Podcasts are mostly not a visual medium (unless you count the trend towards YouTube consumption), but there is one important area where grabbing eyeballs is essential – your artwork. Just as an engaging YouTube thumbnail is instrumental to attracting new viewers, your podcast artwork has an important role selling your brand.
Not only do you want to represent the personality of your podcast, but you also want to provide a visual cue that enables your listeners to identify you amongst the crowd. Revisit your podcast description and consider what the most important theme would be in as few words as possible. Is it politics? Is it food? If you can sum this up concisely, it can be a great starting point for shaping your artwork content.
Another initial step is defining your target audience - including age, gender, profession and interests - and then imagining what would appeal to them. Marketing experts often create fictional “personas” to help guide this, and it works just as well with podcasts. Having a defined audience will help guide how your artwork can explain the benefit they’re expecting from listening – be that entertainment, information, or inspiration.
Once you’ve got a clear mental picture of your podcast theme and audience, you’re ready to start creating your artwork.
Presenting the essence of your podcast
Truly effective podcast artwork is recognisable at a glance, and immediately illustrates what the show’s about. Your artwork should use imagery to encapsulate the key elements of your podcast as succinctly as possible. However, while you don’t want to make it too obscure and risk confusion, try and think outside the box with your imagery. Basing your logo around a frying pan might make it clear your podcast is about cookery, for example but it’s hardly unique. Being too general in an attempt to have wider appeal is the precise opposite of what most people want from a podcast.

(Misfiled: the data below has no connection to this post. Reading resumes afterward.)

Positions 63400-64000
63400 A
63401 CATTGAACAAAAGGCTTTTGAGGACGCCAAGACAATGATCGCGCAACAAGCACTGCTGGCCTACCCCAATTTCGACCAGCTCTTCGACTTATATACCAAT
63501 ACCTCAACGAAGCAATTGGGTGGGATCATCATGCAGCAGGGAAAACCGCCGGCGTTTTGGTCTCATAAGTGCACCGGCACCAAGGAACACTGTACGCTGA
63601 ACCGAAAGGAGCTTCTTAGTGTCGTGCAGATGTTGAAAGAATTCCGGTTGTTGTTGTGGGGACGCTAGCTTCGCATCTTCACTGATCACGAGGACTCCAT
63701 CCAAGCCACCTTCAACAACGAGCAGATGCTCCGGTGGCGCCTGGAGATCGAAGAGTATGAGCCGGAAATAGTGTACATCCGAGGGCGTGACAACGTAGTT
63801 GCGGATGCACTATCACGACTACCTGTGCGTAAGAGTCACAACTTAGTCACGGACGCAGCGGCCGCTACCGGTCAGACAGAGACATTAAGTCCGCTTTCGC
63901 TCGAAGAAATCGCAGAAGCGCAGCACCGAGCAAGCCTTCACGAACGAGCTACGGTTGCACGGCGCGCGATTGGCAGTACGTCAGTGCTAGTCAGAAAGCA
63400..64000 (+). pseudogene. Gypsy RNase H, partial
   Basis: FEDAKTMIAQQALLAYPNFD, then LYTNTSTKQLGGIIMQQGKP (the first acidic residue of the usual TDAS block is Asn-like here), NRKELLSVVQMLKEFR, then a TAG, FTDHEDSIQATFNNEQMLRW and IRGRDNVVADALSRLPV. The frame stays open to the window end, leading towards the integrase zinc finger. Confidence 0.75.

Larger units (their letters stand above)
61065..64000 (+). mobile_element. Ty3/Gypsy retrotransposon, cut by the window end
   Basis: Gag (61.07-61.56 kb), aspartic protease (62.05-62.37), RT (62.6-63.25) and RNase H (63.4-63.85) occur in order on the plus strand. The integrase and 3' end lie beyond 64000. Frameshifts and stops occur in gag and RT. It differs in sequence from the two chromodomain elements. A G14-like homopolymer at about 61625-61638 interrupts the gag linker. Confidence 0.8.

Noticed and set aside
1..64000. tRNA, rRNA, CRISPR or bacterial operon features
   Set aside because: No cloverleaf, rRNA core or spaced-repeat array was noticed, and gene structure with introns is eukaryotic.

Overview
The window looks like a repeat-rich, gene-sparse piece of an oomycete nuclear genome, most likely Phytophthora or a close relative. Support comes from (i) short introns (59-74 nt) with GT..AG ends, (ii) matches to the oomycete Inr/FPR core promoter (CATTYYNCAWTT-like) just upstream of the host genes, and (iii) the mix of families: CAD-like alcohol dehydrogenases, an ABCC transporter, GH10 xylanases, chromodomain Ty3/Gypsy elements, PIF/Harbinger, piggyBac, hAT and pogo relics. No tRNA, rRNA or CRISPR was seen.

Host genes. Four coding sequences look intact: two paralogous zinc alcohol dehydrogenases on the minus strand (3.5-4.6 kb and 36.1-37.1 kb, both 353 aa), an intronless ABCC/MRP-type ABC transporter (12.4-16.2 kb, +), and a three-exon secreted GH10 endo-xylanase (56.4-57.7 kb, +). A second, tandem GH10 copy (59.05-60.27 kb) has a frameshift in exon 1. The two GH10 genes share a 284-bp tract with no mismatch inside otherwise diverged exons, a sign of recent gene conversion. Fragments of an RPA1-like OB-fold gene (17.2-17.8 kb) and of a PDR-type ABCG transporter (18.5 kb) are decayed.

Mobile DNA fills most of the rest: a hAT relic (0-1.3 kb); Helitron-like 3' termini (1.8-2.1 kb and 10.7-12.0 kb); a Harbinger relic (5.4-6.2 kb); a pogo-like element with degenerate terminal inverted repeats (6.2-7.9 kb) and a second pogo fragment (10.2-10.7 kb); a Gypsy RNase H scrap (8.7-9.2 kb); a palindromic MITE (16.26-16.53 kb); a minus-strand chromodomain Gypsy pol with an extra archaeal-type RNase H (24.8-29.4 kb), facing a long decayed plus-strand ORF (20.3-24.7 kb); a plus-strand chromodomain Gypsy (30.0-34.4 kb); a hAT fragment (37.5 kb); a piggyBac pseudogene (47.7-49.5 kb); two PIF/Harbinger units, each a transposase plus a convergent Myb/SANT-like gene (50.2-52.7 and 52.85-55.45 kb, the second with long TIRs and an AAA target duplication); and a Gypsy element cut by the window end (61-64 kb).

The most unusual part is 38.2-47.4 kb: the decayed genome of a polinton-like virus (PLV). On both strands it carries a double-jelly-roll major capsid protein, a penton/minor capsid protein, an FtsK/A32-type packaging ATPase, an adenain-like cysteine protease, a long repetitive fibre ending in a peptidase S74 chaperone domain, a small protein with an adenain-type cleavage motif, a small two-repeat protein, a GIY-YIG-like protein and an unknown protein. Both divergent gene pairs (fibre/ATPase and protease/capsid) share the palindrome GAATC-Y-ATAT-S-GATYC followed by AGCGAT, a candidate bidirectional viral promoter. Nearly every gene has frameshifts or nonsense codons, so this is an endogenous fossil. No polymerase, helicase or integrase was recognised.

On a similar note, you should avoid the temptation to include podcast paraphernalia such as headphones or mics - your listeners know how podcasts work, they don’t need to have it spelled out for them. If your podcast is related to a well-known brand with a recognisable logo, however, this should be prominent in your podcast artwork as well.
If the presenter or presenters are central to the show’s appeal, your artwork should also include their headshots (with appropriate facial expressions and posture based on the show’s personality). This is particularly important if there are celebrities on the presenting team; that’s part of why they’re there, after all.
Beyond iconography and photos, it’s worth considering the design elements of your artwork, and how they can convey the personality, tone and general ‘vibe’ of your show. If the show’s feel is chilled out and relaxed, then bright, warm tones and flowing curves will bring that across, whereas darker colours, sharp angles and defined lines will create a feeling of seriousness and sophistication. Similarly, colours and shades can be made to evoke specific genres, such as using neon tones to denote sci-fi content, or using green and gold for podcasts about wealth and success.
Although not strictly podcast-specific, make sure you consider standard design theory when generating your artwork, such as use of complementary colours. This blog post provides a great beginner’s guide to colour theory. Make sure you’re using the same colour palette throughout all your art assets and branding, too, such as font colours, social media headers, website imagery and more. The improvements might be subtle, but they help convey a consistent style and feel across all your audience’s touchpoints.